Immigration. Travel. Living.

Living in Singapore – expat life

Since Singapore is widely regarded as the ideal place to live, many people fantasize about moving there. Singapore is a modern, orderly Asian metropolis that still has a lot of the elegance from its time as a British colony while still providing a cutting-edge, advanced environment. Due to its strategic location in the southernmost point of Malaysia, the country has grown into one of Asia’s most significant commercial and financial hubs, ranking fifth in terms of GDP. The fourth-largest foreign exchange trading center in the world is located there as well.

landscape photography of Sydney, Australia

5.08 million people, or 70% of Singapore’s population, are of Chinese, Malay, and Indian descent (June 2010).

It has highly severe rules that are upheld in the letter. Although this has given it an image as an authoritarian regime, in actuality they maintain the city’s security, cleanliness, and order.

In Singapore, Buddhism, Islam, Hinduism, Christianity, and Taoism are the five main religions practiced.

Singapore as an expat destination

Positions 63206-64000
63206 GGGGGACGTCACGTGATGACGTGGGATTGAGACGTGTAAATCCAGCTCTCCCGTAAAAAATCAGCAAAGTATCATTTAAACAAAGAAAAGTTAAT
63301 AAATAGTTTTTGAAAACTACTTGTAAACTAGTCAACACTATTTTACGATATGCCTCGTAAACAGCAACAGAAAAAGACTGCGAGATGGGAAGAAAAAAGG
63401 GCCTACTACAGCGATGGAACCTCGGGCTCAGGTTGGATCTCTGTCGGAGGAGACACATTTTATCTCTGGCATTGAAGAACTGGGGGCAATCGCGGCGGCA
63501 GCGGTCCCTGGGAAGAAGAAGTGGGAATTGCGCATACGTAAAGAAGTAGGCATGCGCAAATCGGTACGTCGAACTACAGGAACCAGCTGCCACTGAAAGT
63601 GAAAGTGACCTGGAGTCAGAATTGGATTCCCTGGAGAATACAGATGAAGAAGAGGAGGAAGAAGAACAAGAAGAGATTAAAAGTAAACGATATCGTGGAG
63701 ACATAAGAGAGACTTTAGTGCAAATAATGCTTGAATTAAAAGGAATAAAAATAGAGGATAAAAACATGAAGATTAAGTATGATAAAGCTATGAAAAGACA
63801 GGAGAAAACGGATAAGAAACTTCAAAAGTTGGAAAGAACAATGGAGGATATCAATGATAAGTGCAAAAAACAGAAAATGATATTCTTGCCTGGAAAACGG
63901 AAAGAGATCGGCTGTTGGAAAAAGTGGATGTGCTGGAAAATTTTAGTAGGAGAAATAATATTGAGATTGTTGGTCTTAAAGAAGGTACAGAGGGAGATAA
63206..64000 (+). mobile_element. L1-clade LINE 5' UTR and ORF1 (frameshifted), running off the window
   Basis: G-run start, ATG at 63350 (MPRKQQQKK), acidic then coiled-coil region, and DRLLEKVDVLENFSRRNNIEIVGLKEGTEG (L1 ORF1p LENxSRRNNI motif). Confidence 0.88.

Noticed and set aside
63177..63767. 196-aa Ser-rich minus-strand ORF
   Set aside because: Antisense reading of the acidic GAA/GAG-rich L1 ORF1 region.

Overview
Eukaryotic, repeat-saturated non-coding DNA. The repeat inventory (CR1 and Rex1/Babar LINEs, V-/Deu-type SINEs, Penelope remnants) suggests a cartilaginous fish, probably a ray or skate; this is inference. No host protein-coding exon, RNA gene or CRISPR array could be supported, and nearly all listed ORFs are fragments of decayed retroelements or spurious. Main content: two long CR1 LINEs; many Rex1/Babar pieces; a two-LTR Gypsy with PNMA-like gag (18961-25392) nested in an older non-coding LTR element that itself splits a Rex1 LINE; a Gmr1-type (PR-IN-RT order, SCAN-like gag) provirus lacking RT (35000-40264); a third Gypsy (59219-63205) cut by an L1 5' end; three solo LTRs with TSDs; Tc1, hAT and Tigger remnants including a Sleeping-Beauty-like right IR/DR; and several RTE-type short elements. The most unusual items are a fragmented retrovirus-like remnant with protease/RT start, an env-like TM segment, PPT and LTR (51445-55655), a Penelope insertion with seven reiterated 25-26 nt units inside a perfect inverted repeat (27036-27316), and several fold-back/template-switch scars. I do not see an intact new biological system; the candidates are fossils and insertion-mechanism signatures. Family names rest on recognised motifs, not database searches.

Every year, a considerable number of foreign nationals relocate to Singapore, where there are currently 1.31 non-permanent residents/citizens living there (June 2010). Singapore is renowned as being the most hospitable city in Asia for expats, giving visitors the chance to get to know other cultures in a comparatively secure and up-to-date setting.

Singapore is a terrific place to raise a family, and because there are excellent educational opportunities, affordable domestic help, and high levels of security, raising a family here is frequently simpler than raising a family back home.

This city has a well-known high level of life, and the healthcare options are excellent. Singapore has an extremely low crime rate, and even at night, the streets are secure. Whatever your nationality, you can always be sure to locate fellow expatriates somewhere in the city because there is no shortage of expat organizations and clubs across the city.

Information that is disseminated via TV and media is restricted by the government, which is one of the few drawbacks to living in Singapore as an expat and becoming a digital nomad. However, thanks to affordable and dependable broadband options, expats can simply get over this problem.

Cost of living in Singapore

Although Singapore has a very high standard of living, it can be expensive. Singapore remained among the top ten most expensive cities in the world to live in the 2012 Mercer Cost of Living Survey, rising two spots from the year before from position 8 to position 6. Property prices are relatively high here, whether you rent or buy, which will disappoint expats who are looking for living conditions that are comparable to those they experience in their own country.